In an ideal world, every seller of a privately-held company would leave the closing table with enough cash to enjoy the “golden years.” But we live in the real world and unless your company is worth well in excess of $10 million and you find a buyer who is willing and able to pay all cash, you may receive part of the consideration for your company in a form other than cash. If you transfer your company to an insider (co-owner,
In a strong Merger & Acquisition (M&A) market, buyers compare the relative strength of your company’s value drivers to those of your competitors. In today’s M&A market, however, buyers want companies that possess all of the characteristics of a well-run business. Additionally, tighter credit forces buyers to use more of their own capital to buy businesses so they look for acquisitions that carry minimal business risk. Companies with strong value drivers in place carry less risk.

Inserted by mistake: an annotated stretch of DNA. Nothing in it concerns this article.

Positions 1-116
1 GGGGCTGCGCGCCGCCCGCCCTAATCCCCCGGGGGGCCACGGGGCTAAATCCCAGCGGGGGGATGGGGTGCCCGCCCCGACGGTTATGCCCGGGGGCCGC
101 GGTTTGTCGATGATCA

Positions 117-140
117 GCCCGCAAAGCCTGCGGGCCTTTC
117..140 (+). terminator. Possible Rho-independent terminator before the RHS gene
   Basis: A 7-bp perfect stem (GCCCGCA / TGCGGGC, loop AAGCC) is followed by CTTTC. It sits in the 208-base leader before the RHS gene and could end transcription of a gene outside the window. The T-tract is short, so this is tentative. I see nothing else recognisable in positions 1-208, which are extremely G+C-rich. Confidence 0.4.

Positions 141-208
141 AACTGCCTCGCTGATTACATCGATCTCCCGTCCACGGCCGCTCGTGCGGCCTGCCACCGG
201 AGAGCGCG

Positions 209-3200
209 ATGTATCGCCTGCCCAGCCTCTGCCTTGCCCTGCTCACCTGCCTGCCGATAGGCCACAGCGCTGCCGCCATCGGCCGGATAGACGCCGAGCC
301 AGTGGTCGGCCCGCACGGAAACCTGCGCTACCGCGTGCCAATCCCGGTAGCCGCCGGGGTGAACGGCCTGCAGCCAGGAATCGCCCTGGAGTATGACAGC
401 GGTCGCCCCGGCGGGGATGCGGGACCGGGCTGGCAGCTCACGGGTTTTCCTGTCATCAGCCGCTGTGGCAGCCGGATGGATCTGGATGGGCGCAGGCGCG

When creating an effective, tax-efficient wealth transfer strategy, you should focus on three basic issues that should be resolved for successful wealth preservation planning to occur. These issues include:
Fixing your financial objectives before considering a wealth transfer.
- Determining the amount of wealth to be transferred and identifying how much is too much.
- Designing a wealth transfer strategy that keeps the IRS from becoming the largest beneficiary of your hard-earned cash.
Steve Smith was no different than millions of other baby-boomer business owners in that the thought of leaving his business was never far from his mind, no matter how far away his exit might have been. He daydreamed about transferring the business to his oldest daughter and perhaps to a member of his management team, yet he couldn’t gauge their passion for owning a business and hadn’t tested their management skills.